Hi, John. What exactly is the difference between the three options?
Do you read (ii) as meaning they started making all sixty ships ready at the same time,
and they also sent them all at the same time?
How does τὰς αἰεὶ πληρουμένας, each as they were manned, fit into this reading?
I don't quite understand the nuance between (i) & (iii). Perhaps you could clarify a bit.
EDIT: I don't know whether or not this is relevant to this particular quote, but
perhaps this is an instance of parataxis mentioned in Smyth 2876
Hi, Nate - many thanks for the reply.
Perhaps the best way to explain the three options would be to translate each of them, and then comment:
(i) 'The people, in a state of great confusion, and alarmed both by the events in the city and by the approach of the ships, immediately
began making ready sixty ships and kept sending each of them out against the enemy as soon as it was manned, ...' Here ἅμα just refers to the fact that the Corcyraean people started getting their own ships ready as soon as they saw the hostile fleet approaching;
(ii) 'The people, in a state of great confusion, and alarmed both by the events in the city and by the approach of the ships, began making ready sixty ships all at the same time
, and kept sending each of them out against the enemy as soon as it was manned, ...' Here ἅμα just indicates that they were trying to get all of the ships ready at once - its influence doesn't extend to the next clause, about their sending the ships out one at a time as soon as each was manned;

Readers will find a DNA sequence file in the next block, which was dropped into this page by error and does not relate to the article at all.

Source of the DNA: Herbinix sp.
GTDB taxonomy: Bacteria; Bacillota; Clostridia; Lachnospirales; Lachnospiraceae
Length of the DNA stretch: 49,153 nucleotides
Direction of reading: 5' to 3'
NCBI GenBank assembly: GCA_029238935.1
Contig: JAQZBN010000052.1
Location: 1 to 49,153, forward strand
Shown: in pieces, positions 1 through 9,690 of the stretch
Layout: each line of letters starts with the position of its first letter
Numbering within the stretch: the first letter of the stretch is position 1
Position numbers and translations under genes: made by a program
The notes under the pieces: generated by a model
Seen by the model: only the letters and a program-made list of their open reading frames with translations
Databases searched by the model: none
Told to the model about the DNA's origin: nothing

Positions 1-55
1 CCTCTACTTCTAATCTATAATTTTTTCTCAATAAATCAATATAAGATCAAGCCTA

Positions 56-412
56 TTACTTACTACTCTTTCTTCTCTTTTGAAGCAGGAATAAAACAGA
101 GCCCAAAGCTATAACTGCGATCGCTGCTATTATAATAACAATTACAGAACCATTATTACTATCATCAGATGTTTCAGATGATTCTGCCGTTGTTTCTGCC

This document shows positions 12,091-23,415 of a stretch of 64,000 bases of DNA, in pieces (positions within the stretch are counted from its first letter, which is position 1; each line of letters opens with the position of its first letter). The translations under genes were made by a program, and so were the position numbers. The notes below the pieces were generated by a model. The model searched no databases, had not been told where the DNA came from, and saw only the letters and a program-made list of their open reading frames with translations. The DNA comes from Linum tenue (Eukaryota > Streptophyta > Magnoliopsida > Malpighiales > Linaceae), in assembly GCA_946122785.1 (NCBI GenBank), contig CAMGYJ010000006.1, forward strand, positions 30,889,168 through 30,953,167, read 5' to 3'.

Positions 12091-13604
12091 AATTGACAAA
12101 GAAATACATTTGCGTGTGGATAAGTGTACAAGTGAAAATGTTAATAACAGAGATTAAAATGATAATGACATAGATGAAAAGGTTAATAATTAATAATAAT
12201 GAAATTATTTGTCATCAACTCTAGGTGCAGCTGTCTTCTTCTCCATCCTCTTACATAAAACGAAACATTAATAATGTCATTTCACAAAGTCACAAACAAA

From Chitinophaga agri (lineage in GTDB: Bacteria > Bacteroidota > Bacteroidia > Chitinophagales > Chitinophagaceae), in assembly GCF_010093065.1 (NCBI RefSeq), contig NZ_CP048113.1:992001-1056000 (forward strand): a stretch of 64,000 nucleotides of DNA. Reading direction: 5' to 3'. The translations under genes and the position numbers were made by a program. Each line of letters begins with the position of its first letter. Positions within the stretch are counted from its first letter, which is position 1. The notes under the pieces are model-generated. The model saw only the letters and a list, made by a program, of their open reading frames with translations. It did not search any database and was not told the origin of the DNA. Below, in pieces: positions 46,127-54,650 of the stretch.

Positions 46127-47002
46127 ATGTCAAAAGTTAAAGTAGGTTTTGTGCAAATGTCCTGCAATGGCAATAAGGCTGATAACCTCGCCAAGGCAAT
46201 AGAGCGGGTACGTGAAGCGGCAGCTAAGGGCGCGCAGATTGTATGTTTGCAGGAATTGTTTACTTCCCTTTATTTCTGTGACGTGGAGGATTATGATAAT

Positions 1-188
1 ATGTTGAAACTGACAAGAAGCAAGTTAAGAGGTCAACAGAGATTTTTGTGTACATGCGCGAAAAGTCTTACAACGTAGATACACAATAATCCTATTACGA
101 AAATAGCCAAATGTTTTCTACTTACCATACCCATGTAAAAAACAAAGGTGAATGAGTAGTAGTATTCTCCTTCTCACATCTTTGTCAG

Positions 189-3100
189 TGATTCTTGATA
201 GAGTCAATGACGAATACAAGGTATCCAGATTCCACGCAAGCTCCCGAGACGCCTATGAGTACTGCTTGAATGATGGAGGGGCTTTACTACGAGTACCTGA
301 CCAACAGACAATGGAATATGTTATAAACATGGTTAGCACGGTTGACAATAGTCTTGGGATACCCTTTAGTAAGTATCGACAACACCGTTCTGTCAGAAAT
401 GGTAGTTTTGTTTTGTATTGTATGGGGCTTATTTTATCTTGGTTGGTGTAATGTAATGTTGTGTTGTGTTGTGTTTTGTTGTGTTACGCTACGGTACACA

(iii) 'The people, in a state of great confusion, and alarmed both by the events in the city and by the approach of the ships, began making ready sixty ships and at the same time
kept sending each of them out against the enemy as soon as it was manned, ...' - Here ἅμα serves to indicate that, while still getting some of the ships ready, they were at the same time sending out individually the ones that were manned.
As I said before, I don't think (i) is terribly likely, since, as I recall, Thucydides elsewhere uses εὐθὺς, not ἅμα, when he wishes to denote action being taken as an immediate response to something. My problem with (ii) is that I don't see why he would draw attention to the fact that the ships were being prepared all at the same time - I don't think he does so elsewhere. That leaves (iii), which seems to me to make more sense, in that it would be highlighting the fact that they were sending some ships out while still (at the same time) getting others ready. At least, that's my best shot so far ...
Thanks for the reference to Smyth - I'm not quite sure whether it applies here, since I'd assumed that the καὶ three words after ἅμα responds to the τε immediately before it, rather than here being equivalent to 'as' - but I may be wrong!
Anyway, please let me know what you think. I hope this makes things a bit clearer, but feel free to say if it doesn't!